I remember very little before I moved to Parkersburg. I was four when I moved here. Oak Island, N.C. is my first home. In my first home, my memories are sparse. I remember the house was small, we were a couple of blocks from the beach and that my mom and I spent all of our time together.
My memories are spotty, but I remember taking picnics to the local park. My mom would pack up a quilt, real dishes and little flower vase – we would pick flowers to put in it along the way. The roads of Oak Island are lined with beautiful Black Eyed Susans. She biked everywhere. I had a baby seat on the back. That bike, and my mom’s strength would take us everywhere we needed to go – to our picnics, the store that was closer to the beach and even all the way to the beach on some days.
My mom has always been strong. Growing up, my dad’s job required that he work on the road. If a pipe leaked or I needed a ride to a practice, my mom was there for it. There was nothing that she couldn’t fix. By the age of eight, I was certain that my mom was the best one to have ever existed. She never missed a performance or a game, and was the reigning homeroom mother for at least five years. If I had a problem, she was able to fix it. A bad day was easily solved through a hug (it still is). To me, this woman is a superhero.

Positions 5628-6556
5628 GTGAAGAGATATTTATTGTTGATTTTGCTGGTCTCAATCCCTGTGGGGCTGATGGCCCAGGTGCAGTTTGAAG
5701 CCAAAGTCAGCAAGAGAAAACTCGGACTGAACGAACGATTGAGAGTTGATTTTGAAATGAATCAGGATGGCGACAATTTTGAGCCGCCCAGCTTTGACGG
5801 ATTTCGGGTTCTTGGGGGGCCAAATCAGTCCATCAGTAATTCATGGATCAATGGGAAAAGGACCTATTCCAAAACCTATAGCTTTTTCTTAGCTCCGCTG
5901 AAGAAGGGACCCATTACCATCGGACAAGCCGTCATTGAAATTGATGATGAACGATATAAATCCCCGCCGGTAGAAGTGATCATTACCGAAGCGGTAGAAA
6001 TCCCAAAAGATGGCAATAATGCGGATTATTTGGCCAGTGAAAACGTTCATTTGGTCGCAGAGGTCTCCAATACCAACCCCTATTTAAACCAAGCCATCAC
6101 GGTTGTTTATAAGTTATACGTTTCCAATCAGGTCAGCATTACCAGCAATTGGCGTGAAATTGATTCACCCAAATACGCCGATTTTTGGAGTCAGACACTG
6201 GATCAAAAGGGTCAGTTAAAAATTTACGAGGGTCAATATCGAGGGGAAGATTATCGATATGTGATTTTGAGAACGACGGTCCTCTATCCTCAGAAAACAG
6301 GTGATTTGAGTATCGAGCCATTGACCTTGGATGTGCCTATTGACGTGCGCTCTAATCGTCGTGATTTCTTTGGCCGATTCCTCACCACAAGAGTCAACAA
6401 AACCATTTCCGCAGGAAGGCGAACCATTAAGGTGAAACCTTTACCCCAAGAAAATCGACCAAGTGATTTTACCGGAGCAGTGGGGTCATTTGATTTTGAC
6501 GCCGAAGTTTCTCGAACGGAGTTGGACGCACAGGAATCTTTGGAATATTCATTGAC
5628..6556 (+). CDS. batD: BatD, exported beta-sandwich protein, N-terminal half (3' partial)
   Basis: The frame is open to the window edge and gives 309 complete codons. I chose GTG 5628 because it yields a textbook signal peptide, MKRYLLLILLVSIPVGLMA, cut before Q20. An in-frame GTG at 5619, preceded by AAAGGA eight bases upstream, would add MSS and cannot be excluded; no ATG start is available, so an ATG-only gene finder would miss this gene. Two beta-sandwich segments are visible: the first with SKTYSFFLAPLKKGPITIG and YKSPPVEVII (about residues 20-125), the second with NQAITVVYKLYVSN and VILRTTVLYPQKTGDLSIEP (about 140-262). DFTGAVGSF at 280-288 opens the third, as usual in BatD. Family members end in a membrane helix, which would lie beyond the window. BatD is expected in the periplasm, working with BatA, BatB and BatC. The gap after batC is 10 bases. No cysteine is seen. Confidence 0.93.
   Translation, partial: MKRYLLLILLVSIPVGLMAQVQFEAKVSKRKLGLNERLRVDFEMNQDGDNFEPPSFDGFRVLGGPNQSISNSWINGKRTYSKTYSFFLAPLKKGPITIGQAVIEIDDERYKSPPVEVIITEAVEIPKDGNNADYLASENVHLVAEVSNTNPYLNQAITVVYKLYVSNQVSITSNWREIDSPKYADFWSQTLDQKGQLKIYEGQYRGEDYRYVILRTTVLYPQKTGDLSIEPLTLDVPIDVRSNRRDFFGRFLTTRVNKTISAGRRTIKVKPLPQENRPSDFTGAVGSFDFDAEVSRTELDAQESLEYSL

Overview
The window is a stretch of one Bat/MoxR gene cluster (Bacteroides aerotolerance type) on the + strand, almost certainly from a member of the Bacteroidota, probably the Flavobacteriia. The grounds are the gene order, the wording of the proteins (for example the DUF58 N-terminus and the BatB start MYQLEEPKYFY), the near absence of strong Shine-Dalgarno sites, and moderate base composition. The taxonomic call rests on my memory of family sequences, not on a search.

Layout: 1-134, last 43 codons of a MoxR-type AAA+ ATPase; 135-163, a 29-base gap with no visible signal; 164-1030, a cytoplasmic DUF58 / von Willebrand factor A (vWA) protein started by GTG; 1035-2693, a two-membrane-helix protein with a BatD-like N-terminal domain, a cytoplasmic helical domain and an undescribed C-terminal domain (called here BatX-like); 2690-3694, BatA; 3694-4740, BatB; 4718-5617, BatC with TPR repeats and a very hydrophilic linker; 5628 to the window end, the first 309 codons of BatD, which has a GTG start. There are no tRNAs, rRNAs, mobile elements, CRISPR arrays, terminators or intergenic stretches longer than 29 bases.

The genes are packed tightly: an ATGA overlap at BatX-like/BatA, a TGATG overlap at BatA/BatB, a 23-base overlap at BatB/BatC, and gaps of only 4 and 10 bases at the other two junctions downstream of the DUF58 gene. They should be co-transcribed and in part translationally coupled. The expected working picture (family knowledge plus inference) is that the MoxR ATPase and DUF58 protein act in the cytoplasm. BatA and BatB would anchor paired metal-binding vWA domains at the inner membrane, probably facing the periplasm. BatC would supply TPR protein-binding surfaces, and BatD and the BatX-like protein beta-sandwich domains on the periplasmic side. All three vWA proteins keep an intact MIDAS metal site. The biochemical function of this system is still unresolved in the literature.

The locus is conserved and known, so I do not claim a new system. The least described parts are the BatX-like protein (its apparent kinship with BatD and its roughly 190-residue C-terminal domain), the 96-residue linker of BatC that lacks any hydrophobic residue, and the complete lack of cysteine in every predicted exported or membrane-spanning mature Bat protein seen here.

However, I think I spent a good deal of my time forgetting how incredible she truly is. I took for granted that she could fix my problems and mend my broken hearts. I believe that we are all guilty of this. We tend to forget how strong the women are who gave life to us, or fostered our lives once we came into theirs.
We owe them a great debt that can never be repaid. Their strength and grit determines our future in ways that we may never truly appreciate. They are the women who restructure their entire lives so that ours may be able exceed our wildest dreams. They cheer us on from the sideline from our first tee ball game to our final walk across a stage in cap and gown.
We relegate our celebration of these women to one day per year (first celebrated in West Virginia), and this blows my mind. These women who have guided us through our lives with the sacrifice of their own blood, sweat and tears, are only celebrated mid-May.
I urge you to celebrate, and care for your mother year round. But, today, from the bottom of my heart, I encourage you to call your mom. I encourage you to make a connection with her, ask her about her life and her dreams. Call her; do not send a text, or an email. She deserves this much, and you do too.